Although the premier had said at the time that he chose substance over process, the opposition leader noted that the process was important and not just for reasons of compliance with the rule of law. 

“When due process is not followed it opens up the ominous prospect of corruption,” he added.  “The spectre ofcorruption has the capacity to undermine any government’s reputation, including ratings by Standard and Poors and Moodys.  If potential bidders come to believe that the process of awarding contracts is not fair, predictable and transparent, then the attractiveness of this jurisdiction as a place to invest is lost, with potentially dire consequences.”

McLaughlin also noted that at the time the UDP Treasurer, Peter Young, had called CrossTalk and in a discussion lasting the best part of an hour described in detail the process involved in arriving at the decision to choose Cohen.  “Despite what appeared to be intimate knowledge of the details and why it was such an attractive deal for the Cayman Islands government, (he) was unable or unwilling to disclose what the interest rate on the loan would be,” McLaughlin added.

The opposition leader reminded the premier that the opposition had already asked government for the details and circumstances, as well as an explanation of why Cohen and Co were singled out, plus disclosure by the CTC, the premier and government of all relevant documents, a report from the attorney general regarding the legality of the premier’s action and a special investigation by the auditor general.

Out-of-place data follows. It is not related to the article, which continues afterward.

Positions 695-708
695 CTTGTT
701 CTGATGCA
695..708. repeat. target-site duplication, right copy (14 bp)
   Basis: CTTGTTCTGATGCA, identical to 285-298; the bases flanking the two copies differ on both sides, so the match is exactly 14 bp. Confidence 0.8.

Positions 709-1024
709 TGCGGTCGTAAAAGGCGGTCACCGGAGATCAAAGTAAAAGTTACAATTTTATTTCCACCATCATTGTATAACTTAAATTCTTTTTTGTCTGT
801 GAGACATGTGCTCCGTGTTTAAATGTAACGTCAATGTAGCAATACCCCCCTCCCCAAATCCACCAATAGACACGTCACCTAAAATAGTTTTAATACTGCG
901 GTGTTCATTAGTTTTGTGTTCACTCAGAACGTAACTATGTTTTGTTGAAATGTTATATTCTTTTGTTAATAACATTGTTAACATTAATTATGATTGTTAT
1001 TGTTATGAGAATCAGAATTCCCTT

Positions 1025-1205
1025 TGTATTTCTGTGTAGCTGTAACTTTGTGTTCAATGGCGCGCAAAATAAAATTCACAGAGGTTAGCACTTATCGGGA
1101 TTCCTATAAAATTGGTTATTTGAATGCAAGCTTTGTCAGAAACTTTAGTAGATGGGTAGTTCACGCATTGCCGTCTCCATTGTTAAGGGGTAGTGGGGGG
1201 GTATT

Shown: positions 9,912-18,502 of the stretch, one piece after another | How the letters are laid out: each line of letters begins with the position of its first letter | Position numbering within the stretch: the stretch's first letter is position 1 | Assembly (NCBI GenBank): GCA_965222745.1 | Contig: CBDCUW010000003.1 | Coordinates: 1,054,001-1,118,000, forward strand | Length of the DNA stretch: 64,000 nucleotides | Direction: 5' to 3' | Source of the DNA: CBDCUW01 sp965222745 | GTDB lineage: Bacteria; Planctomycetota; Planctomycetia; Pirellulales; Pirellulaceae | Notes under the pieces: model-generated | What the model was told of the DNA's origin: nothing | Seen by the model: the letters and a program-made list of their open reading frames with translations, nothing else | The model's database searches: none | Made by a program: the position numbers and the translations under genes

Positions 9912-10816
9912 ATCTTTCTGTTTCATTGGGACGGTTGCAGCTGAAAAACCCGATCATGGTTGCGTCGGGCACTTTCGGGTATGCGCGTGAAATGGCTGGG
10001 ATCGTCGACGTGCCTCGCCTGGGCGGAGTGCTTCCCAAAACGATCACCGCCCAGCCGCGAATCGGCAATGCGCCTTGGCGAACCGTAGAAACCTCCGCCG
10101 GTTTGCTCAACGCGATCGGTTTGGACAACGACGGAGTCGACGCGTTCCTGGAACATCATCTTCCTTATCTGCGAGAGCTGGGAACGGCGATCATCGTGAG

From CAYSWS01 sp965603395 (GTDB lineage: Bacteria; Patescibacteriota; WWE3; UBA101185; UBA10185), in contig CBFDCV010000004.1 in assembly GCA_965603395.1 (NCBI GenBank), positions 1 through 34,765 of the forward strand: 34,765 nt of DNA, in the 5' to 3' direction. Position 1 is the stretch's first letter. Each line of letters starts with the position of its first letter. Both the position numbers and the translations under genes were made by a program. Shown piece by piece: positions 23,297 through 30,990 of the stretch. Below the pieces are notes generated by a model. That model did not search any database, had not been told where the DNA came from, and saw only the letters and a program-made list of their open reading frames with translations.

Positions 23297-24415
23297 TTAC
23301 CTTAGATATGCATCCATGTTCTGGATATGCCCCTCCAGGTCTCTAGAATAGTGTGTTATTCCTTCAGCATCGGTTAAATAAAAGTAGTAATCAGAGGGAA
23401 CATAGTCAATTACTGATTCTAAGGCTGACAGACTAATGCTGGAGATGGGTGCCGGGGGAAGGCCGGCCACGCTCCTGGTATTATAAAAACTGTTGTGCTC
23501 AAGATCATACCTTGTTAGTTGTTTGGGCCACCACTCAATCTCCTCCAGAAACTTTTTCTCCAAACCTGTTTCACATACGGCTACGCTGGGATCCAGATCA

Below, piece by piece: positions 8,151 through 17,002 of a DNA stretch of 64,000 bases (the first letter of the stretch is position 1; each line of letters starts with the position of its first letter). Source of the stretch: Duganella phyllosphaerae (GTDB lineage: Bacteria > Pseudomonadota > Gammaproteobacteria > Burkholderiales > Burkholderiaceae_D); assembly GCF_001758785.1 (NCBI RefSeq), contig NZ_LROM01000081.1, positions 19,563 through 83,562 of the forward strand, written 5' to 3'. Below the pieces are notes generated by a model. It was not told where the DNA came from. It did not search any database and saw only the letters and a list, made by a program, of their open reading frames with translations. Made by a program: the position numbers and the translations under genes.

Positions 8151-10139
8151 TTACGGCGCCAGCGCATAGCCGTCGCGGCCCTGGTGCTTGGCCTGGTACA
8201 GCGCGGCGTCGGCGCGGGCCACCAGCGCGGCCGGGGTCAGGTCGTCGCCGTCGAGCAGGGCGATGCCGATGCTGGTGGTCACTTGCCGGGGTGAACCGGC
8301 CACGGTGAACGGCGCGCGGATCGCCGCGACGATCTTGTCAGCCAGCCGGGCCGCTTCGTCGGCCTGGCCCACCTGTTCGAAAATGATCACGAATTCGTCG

“We have never received a response to these calls other than an indication from the governor that the auditor general was looking into the matter,” McLaughlin said, noting that no report had been released.

The opposition leader said that after government had received substantial advances from Cohen, the premier announced the agreement had been terminated because they couldn’t provide the previously agreed rate-cap on interest.  FirstCaribbean was then awarded the financing contract.

“The people of the country are owed a proper explanation and accounting by the premier and the government for the irregular and apparently unlawful course of action which it took in relation to this critically important matter of securing financing. In light of the termination of the agreement, the premier as minister of finance should also explain how much the Cohen arrangement has cost the government,” he said.

Hitting back on Monday afternoon as he wrapped up his budget debate, Bush did not answer the questions about how much the loan advances and arrangement fees had cost government, nor did he address the details of the process.